. Brain Development | About Your Early Years Child | Early Years | A Parent or Caregiver | Manitoba Parent Zone

About Your Early Years Child

Brain Development

mom holding and hugging early years boy

Between the ages of about five to nine years old, children learn that others do not think about things in the same way as they do. Before age seven, your child will believe that others see the world in the same way she does. Around age seven, your child will begin to think in a more logical way and will understand that others have different thoughts, but she will be unable to think about abstract or more complex ideas for a few more years.

There are things we can do as parents that will help our children to think about things in a different way. Promoting creativity, for example, helps children grow and learn. Encouraging creativity will also help your child develop strong problem-solving skills that will be useful in all areas of her life.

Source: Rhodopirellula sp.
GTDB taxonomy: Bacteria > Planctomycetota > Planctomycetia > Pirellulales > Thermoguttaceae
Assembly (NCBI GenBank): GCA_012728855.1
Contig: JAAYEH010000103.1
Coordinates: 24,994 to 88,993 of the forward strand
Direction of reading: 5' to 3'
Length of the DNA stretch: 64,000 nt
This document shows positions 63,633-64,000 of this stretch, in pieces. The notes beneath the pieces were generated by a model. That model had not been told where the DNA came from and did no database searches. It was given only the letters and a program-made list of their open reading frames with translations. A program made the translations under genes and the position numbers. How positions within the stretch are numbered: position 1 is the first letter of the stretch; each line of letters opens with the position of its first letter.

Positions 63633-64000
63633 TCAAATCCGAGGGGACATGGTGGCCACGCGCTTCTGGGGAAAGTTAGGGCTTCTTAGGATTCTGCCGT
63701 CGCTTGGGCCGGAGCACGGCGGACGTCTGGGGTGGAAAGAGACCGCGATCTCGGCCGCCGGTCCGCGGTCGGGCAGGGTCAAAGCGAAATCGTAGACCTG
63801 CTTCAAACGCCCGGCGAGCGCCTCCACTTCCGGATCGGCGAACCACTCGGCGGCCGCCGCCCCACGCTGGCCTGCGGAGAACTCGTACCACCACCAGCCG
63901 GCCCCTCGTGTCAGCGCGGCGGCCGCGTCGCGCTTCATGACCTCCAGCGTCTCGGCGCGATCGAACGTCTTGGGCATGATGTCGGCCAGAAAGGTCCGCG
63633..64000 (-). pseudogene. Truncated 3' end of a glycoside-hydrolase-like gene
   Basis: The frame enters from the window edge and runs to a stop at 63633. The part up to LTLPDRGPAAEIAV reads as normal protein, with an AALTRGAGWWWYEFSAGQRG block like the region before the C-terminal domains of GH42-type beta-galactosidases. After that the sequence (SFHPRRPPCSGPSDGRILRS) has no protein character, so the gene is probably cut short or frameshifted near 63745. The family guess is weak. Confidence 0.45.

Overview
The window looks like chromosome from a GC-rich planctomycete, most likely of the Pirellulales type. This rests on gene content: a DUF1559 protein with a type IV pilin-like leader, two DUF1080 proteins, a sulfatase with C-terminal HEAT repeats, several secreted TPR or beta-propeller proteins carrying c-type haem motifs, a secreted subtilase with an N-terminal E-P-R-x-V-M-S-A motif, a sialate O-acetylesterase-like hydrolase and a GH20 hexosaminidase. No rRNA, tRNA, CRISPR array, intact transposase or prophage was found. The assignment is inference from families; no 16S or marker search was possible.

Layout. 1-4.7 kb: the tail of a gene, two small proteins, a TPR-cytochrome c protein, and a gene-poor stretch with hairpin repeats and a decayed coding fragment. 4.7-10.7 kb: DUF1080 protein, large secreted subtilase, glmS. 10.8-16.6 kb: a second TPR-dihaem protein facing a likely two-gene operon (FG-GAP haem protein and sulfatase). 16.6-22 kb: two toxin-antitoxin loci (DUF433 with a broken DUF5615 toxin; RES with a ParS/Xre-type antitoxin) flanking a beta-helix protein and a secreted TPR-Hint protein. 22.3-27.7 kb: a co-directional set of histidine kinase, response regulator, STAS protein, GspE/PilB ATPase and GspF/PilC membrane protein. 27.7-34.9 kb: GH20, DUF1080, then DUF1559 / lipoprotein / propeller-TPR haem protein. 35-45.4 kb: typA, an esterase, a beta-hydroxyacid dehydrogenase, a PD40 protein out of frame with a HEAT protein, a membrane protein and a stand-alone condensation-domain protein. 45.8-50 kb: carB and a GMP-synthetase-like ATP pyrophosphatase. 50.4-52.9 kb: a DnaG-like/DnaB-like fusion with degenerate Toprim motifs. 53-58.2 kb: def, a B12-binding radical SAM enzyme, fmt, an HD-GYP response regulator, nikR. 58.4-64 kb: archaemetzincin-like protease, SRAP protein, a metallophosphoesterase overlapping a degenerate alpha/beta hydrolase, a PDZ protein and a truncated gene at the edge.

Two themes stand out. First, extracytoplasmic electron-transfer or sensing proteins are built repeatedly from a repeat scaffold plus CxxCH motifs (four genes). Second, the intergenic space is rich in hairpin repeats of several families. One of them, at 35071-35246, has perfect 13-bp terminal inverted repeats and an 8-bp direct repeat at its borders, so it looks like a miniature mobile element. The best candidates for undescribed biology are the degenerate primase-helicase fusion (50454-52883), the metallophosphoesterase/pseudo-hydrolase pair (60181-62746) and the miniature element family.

You can promote creativity by encouraging your child to come up with new ideas, praising her ideas and then talking about how some might work better than others. You can also talk about how parts of an idea might work or could be combined to create a new, better idea.

Tell your child that you believe he is creative and that it does not matter what others think of his ideas or abilities. He should know the value of his idea is based on usefulness and originality, not on coolness. It's also a good idea to let him know that there is often more than one right answer to a problem. Let your child lead you; he might have a strong interest in radio waves or crocodiles – let him follow his interests. Finally, try your best to be a creative thinker and talk about these ideas with your child and other family members.